Unraveling The Property Division Process
If you and your spouse cannot come to a mutual agreement about how to split up your assets and debts, the court will decide. While property is divided equally among spouses in some states, Colorado is an equitable distribution state. That semantic distinction is important! It means that a court will allocate property to the divorcing parties in a way that is fair and equitable but not necessarily 50/50.
We Will Explain How Equitable Distribution Affects Your Divorce
Colorado courts consider a number of factors. Some examples are:
- Each spouse’s contribution to the marriage
- The current economic situation of each party
- Length of the marriage
- Valuation of separate property (such as premarital, gifted or inherited property) received by a spouse during the marriage
- Any liquidation of separate property for the sake of the marriage
- The final valuation of the property assigned to each spouse
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All property involved has to be assessed as marital or separate.
Did one spouse own the property prior to the marriage or was it acquired after the marriage? Was the property acquired by gift or inheritance? Based on this determination, the judge will divide the marital property — or a valuation of the property — based on what the court considers fair. If necessary, the property may be sold, with the cash proceeds distributed equitably.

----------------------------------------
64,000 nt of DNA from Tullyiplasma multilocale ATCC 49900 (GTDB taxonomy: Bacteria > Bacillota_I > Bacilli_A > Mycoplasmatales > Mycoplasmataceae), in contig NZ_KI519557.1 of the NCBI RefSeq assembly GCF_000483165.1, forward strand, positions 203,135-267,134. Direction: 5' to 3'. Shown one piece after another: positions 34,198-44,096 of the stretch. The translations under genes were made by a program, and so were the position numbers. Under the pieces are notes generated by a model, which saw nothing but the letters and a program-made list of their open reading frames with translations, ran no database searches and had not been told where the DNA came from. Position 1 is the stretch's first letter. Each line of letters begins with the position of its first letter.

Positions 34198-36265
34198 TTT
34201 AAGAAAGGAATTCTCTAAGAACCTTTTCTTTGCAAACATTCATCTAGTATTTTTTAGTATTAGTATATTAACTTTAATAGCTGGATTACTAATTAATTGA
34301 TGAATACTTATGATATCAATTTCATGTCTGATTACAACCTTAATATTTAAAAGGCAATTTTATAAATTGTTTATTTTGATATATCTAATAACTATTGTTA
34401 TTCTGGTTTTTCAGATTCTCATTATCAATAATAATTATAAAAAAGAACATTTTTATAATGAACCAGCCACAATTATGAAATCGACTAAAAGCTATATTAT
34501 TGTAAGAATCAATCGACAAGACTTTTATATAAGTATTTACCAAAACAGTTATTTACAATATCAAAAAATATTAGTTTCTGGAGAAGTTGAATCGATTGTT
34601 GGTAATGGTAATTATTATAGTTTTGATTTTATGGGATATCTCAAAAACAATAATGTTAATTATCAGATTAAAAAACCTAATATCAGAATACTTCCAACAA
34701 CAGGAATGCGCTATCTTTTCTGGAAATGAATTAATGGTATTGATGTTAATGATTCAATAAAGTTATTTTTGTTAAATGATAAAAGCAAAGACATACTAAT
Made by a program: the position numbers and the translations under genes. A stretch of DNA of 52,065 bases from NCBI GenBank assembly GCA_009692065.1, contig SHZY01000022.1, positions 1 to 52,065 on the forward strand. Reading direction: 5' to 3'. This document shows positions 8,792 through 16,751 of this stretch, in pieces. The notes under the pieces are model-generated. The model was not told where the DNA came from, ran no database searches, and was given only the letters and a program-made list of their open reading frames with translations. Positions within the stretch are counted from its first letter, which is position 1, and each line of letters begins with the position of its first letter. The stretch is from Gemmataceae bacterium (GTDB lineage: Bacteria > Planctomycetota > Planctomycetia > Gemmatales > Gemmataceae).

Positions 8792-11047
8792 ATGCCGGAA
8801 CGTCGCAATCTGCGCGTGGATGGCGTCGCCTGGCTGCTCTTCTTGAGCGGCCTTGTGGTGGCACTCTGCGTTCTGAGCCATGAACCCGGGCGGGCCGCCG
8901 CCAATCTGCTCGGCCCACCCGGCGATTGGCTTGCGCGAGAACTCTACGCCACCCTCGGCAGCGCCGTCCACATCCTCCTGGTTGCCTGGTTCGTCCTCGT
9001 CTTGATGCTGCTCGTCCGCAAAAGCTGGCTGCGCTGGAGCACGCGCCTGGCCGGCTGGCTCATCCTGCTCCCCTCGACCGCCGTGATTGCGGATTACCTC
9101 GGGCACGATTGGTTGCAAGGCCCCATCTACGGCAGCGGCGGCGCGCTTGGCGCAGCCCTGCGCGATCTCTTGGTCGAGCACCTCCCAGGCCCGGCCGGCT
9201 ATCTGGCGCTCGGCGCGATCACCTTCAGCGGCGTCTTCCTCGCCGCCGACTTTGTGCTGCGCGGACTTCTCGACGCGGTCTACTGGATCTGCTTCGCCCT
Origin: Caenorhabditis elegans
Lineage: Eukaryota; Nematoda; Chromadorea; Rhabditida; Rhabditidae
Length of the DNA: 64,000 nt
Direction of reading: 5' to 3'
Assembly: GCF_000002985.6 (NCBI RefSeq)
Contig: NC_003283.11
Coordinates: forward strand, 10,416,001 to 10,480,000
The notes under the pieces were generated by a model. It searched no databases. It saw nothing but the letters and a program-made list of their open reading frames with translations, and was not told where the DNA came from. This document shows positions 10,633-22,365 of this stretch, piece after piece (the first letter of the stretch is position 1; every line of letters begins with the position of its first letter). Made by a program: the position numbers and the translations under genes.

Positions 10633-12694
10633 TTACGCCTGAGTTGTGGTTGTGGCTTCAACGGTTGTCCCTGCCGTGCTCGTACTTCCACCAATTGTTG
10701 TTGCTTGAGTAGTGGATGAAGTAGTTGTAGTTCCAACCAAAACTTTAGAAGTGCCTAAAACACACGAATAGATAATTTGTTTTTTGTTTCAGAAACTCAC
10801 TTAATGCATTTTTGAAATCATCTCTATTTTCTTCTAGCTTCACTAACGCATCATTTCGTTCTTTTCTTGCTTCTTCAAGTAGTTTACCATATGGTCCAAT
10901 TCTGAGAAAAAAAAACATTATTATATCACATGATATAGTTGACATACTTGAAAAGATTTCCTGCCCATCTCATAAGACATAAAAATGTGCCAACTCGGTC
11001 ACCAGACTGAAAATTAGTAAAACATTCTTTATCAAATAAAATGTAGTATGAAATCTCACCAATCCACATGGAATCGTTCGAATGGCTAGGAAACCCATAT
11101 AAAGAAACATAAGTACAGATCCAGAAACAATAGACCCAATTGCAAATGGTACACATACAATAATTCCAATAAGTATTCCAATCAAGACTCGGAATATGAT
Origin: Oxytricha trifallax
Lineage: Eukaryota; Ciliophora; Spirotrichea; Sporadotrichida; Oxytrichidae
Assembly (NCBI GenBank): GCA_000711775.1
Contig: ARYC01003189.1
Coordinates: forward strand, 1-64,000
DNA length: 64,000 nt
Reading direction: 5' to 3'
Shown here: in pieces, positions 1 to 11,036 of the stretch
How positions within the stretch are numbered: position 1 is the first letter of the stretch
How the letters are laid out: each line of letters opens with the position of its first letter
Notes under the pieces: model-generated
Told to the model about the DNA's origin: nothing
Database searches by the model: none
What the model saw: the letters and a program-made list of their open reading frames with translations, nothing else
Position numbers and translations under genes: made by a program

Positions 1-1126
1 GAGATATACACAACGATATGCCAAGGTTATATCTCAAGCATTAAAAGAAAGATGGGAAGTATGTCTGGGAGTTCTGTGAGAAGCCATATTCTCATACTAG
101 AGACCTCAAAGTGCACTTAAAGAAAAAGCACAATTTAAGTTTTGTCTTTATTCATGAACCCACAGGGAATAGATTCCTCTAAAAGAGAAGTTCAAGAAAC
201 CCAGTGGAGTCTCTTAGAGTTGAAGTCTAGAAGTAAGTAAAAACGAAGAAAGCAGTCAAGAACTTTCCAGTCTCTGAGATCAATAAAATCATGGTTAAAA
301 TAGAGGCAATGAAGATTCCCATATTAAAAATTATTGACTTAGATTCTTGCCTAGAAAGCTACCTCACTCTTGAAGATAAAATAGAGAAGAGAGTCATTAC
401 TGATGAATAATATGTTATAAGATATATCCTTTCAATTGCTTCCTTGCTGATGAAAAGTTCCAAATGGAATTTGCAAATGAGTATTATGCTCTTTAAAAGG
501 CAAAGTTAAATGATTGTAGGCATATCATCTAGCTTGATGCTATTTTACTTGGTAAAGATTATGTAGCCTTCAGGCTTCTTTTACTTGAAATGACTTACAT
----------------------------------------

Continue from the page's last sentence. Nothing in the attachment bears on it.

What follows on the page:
Who Is Responsible For Paying Debts?
One often-forgotten but major hurdle during a divorce is assigning and discharging debts. The courts divide any outstanding debt liabilities between the two parties based on the same set of inquiries used for asset division. Debt can significantly impede a fresh start following a divorce, so debt obligations must be dealt with properly.
Factors To Consider When Dividing Assets In A Divorce
To make these determinations, the courts require the divorcing spouses to disclose financial data to each other. This includes:
- All business and personal financial statements for the last three years
- All income tax returns filed in the last three years
- Appraisals and titles for all real estate
- Current statements for any and all bank, investment and retirement accounts
- Current pay stubs or other proof of income
- Proof of child care expenses for children of the parties
- Documentation of all personal loans and mortgages
- Documentation of any and all educational expenses
- Documentation of children’s extraordinary expenses
Do Not Proceed Without A Lawyer. Call Now.
Making hasty decisions during the property division process may mean you walking away with less than you are entitled to receive. We can help to prevent that. At a case evaluation, we will receive your assets and debts so that you can have an idea of where to go from here. To schedule a consultation, please call 303-797-2900. You can also request a consultation by using our contact form.